A.2.2 Operators

The precedence of all operators is shown in Table A.4. All operators within the same box have the same precedence. Operators in higher boxes have higher precedence than operators in lower ones. For instance the expression a + b * c means a + (b * c) rather than (a + b) * c.

Table A.4: Operator precedence.
Operator Rule
list subscripting name [ expr ]
function call name ( expr_sequence )
not expr
unary minus - expr
unary plus + expr
multiply expr * expr
divide expr / expr
modulo (remainder) expr % expr
add expr + expr
subtract expr - expr
less than expr < expr
less than or equal expr <= expr
greater than expr > expr
greater than or equal expr >= expr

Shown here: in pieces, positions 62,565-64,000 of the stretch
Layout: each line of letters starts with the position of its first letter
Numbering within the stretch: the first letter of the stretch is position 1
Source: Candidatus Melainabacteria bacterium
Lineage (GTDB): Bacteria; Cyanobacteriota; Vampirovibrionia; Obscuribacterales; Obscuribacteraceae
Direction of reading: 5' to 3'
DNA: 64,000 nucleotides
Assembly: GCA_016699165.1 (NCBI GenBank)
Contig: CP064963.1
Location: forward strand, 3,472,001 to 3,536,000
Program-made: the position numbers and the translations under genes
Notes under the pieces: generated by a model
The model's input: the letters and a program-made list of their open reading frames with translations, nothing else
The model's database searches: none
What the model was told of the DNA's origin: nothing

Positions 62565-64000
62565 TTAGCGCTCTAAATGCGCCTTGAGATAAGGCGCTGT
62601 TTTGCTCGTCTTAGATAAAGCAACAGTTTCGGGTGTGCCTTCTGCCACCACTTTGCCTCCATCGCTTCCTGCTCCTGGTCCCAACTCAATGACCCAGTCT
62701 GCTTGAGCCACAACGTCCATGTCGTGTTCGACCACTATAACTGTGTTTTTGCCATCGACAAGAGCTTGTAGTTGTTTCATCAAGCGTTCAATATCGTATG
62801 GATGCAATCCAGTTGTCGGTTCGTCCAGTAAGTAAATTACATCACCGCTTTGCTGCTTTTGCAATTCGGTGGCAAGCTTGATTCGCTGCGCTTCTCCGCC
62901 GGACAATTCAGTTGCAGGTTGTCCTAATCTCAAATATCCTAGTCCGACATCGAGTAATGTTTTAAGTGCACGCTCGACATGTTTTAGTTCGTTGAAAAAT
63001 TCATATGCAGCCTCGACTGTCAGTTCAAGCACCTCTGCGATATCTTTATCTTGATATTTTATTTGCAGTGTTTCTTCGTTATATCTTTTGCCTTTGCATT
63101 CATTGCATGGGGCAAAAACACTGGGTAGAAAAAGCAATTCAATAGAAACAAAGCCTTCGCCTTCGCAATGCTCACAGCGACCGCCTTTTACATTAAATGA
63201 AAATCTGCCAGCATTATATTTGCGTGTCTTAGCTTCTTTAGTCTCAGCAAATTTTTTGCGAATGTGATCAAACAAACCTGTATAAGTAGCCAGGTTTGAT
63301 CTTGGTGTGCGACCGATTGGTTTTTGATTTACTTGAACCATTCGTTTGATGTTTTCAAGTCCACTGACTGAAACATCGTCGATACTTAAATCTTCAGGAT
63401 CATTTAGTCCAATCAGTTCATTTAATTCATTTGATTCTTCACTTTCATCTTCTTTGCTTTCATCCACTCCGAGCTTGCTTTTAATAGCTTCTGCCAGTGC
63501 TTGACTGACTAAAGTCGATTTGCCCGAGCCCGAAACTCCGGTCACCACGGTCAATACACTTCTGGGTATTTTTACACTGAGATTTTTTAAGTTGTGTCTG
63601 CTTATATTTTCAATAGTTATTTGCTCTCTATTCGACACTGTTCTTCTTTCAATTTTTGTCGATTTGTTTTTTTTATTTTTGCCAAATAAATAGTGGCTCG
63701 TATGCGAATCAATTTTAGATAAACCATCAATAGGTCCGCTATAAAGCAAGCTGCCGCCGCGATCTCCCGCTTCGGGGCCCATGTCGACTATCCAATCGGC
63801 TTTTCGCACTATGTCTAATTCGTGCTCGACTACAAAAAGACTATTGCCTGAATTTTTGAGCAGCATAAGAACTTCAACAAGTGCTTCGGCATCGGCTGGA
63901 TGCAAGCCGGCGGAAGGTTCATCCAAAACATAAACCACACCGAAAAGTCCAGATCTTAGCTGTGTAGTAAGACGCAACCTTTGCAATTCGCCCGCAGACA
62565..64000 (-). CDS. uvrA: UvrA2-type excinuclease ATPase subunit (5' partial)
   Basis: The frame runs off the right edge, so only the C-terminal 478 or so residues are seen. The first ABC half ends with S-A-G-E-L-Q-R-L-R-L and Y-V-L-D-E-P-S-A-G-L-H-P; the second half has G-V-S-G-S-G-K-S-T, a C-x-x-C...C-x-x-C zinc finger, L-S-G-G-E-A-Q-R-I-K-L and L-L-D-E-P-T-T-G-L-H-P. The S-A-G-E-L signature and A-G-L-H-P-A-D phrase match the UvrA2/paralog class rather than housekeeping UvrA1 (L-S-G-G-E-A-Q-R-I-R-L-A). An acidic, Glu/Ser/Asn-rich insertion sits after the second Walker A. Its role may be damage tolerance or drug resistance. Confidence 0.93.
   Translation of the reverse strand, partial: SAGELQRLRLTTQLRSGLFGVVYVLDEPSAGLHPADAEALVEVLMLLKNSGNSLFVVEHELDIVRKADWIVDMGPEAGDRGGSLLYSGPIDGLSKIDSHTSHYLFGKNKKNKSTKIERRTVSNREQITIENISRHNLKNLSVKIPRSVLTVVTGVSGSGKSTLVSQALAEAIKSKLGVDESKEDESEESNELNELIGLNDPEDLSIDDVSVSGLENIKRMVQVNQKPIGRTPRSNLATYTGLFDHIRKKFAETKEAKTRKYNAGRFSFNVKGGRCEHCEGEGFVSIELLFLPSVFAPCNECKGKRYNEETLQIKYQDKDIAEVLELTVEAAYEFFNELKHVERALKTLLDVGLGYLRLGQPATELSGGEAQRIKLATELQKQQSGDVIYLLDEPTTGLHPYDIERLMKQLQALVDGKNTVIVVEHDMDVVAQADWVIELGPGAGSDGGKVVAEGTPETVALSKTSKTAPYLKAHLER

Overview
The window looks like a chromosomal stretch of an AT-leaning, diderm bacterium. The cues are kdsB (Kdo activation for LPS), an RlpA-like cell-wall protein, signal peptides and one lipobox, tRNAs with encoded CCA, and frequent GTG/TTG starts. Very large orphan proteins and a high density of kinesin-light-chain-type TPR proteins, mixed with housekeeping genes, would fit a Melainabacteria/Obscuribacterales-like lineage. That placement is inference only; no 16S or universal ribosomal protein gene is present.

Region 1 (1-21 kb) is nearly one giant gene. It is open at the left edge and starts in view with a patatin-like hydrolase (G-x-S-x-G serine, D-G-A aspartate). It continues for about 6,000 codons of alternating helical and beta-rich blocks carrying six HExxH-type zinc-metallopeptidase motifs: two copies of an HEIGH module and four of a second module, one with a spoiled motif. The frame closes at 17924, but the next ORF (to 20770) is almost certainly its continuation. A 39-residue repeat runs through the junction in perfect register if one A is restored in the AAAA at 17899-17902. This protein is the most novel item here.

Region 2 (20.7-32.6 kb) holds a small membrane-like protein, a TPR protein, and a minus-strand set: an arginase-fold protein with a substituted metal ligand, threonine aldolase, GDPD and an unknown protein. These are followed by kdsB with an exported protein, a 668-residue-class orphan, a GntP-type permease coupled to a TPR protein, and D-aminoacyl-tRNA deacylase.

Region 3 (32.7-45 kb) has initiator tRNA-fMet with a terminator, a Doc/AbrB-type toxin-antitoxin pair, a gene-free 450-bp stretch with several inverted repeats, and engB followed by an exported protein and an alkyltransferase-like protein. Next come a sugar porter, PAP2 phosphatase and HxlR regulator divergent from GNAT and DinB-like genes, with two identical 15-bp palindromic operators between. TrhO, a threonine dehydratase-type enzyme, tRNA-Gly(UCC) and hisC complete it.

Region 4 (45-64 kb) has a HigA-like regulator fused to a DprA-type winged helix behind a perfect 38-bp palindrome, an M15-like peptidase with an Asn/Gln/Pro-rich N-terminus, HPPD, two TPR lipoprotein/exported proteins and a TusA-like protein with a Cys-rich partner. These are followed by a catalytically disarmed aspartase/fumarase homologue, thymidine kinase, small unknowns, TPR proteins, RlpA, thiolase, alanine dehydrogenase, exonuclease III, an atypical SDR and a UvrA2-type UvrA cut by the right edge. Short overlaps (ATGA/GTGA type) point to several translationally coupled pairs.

equal expr == expr
not equal expr != expr
logical AND expr && expr
logical inclusive OR expr || expr

Each rule describes an expression. An expression again may contain other expressions described by these rules.

Unary operators are right-associative, binary operators are left-associative. For instance the expression a - b + c means (a - b) + c but not a - (b + c).

Not all operators are defined for all data types. Furthermore, the result of an operator depends on the data type of the operands given. In the following all operators are discussed and classified by the data type of their operands.

Robert Klima 2003-02-06